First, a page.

In place of adjectives, use [conflicting] verbs to describe the emotional effect

It [the bird call] both awed and saddened him. (from The Raven Boys)

Onomatopoeia as a verb

Cars and trucks ba-bump over metal plates. (Essential Maps for the Lost)

…Mads squeak-squeaks the faucet on…(Essential Maps for the Lost)

Sensory input as the subject of the verb

Her voice tilts.  It’s the sound of a chin lifted for a quick application of mascara. (Essential Maps for the Lost)

Adjective + verb = custom verb

What I want to do is ugly cry.

Simile

Simile and metaphor, like all descriptive technique, must be filtered through the narrator’s or character’s experience and current mood.

…over my grandfather’s head the circuitry of heaven was printed in bright joints of solder. (Moonglow)

Simile using unique language of the relationship

his muscles were made out of old army tanks (from Maggot Moon – Sally Gardner)

his dried-up leech of a tongue (from Maggot Moon)

Simile illustrating the mundane using the metaphysical

Fairy kisses (stings from the cold). (from The Cure for Dreaming – Cat Winters).

Edible similes

Gingerbread homes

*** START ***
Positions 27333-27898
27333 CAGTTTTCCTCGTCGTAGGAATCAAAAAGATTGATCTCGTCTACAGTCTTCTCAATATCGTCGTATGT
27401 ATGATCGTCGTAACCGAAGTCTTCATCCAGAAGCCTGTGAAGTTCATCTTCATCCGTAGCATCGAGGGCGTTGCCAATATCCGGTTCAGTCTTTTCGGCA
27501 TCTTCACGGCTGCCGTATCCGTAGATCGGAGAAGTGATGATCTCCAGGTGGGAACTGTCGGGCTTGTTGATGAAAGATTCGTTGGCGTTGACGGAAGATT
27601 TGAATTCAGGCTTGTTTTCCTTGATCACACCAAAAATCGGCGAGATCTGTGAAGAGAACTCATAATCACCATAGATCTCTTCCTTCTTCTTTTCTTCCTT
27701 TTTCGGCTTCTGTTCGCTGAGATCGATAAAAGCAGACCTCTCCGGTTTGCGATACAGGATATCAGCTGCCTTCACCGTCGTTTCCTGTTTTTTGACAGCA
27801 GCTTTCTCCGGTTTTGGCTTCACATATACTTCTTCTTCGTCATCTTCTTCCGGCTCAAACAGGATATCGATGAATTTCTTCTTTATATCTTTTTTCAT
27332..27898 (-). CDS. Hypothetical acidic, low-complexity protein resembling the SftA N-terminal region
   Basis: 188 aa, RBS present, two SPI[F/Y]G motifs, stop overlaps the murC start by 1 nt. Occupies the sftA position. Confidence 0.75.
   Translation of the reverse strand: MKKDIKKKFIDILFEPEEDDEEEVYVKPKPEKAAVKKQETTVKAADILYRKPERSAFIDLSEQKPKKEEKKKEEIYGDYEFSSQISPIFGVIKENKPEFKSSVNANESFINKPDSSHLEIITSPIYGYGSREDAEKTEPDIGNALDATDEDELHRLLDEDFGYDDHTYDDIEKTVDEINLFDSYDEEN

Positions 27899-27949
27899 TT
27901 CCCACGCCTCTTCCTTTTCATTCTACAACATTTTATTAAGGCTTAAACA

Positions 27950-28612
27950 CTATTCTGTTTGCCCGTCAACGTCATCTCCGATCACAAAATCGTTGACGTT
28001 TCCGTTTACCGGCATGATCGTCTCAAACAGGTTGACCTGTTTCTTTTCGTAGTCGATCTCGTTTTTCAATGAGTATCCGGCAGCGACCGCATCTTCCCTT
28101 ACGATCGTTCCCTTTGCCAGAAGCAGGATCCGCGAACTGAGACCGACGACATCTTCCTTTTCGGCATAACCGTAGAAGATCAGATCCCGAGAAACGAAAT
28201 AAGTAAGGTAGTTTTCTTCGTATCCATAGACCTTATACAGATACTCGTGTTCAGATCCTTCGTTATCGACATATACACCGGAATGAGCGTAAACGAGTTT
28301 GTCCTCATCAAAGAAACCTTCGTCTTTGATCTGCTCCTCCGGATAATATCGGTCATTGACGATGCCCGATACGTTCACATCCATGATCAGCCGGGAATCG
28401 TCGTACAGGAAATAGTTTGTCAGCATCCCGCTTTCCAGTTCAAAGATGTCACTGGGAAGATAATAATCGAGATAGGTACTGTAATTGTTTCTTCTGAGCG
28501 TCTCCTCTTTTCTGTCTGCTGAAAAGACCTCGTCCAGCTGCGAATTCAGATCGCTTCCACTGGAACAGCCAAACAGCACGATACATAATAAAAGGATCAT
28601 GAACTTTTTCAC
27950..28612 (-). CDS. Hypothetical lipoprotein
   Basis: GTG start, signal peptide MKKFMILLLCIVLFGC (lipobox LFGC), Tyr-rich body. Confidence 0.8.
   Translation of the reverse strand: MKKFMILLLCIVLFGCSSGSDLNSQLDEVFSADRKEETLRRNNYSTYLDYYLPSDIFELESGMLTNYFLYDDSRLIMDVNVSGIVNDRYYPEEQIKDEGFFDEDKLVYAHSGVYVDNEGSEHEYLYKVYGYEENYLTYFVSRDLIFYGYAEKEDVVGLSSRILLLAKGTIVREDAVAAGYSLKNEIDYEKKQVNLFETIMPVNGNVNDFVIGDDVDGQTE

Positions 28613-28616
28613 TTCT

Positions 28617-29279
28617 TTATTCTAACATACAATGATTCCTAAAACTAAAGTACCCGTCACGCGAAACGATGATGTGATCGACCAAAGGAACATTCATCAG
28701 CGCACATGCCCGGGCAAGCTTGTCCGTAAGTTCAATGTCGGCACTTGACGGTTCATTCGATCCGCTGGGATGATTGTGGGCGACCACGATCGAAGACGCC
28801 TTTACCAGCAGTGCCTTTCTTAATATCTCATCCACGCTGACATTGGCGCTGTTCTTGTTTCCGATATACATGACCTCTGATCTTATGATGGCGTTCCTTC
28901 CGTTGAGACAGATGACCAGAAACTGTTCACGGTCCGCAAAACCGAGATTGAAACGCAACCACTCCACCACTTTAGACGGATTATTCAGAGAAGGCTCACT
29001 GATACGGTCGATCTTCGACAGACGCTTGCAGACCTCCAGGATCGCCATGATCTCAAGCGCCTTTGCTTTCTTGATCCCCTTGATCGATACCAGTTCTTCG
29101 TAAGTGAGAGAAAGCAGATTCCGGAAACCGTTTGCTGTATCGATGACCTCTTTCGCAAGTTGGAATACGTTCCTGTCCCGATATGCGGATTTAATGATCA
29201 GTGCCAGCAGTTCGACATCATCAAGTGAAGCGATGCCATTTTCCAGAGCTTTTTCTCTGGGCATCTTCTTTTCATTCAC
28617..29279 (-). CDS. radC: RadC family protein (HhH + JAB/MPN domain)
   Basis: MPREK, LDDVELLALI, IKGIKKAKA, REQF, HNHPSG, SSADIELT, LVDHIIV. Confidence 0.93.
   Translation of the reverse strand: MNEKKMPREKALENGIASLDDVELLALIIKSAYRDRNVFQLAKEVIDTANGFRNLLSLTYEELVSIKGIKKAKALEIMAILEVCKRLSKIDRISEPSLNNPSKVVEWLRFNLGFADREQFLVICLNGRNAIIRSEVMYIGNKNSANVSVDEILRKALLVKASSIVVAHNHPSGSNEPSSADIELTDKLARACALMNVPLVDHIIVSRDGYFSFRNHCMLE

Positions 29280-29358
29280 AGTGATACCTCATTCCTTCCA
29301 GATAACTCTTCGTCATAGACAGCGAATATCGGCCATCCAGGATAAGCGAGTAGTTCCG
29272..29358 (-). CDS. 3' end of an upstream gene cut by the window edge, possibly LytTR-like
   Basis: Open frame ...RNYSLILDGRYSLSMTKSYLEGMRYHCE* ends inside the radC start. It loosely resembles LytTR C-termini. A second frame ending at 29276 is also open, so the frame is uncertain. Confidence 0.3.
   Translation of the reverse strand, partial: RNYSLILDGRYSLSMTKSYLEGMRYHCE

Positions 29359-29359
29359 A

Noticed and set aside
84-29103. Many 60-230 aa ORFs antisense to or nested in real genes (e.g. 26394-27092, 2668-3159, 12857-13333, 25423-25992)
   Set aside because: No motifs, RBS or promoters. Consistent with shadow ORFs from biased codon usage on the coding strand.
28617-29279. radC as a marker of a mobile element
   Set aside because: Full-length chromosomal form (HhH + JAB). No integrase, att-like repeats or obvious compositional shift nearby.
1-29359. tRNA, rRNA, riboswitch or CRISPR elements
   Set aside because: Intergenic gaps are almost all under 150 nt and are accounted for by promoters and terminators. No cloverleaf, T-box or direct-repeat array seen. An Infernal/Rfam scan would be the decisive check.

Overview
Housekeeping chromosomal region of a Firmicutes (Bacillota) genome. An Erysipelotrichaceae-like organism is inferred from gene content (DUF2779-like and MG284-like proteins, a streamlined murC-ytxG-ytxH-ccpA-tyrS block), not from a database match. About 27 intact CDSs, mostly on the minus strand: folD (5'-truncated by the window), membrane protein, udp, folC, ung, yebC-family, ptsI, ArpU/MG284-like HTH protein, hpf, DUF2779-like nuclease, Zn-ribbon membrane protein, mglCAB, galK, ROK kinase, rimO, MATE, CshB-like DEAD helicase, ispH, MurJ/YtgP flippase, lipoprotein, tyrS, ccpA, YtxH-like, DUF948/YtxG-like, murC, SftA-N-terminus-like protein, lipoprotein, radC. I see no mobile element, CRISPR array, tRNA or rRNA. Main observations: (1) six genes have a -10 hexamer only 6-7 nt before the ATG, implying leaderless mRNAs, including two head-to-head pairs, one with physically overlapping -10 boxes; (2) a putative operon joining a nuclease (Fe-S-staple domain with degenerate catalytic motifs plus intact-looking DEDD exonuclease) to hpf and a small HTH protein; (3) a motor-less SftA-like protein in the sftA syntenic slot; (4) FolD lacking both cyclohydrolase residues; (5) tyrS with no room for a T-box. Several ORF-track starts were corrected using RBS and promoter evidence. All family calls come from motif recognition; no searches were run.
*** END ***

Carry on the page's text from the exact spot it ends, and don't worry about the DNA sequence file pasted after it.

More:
Metaphor of sound with onomatopoeia, annunciation, or handle

It [the bird call] was like a sound, the sound the hunting horns make in the fall. Away, away, away.  (from The Raven Boys)

His mom’s truck is chugging a message: out-out, out-out, out-out. (Essential Maps for the Lost)

He roared away without a word, his tires barking on our quiet street. (Look at Me – Jennifer Egan)

Moose and his friends…stuttered over the brownish water at intervals presaged by the roar of Moose’s motorboat. (Look at Me – Jennifer Egan)

Simile to suggest mood and concerns

Invisible fingers trying to snatch me back to the sands where I belonged (from Rebel of the Sands – Alwyn Hamilton).

Simile to indicate degree using not…but

Her anxiety is a quiet hum and not the heavy metal band you’d expect (from A Heart in a Body in the World)

Simile to indicate degree by comparison

Deep space has more light.  (from A Heart in a Body in the World)

Her smile would have stopped a revolution (Neverwhere – Neil Gaiman)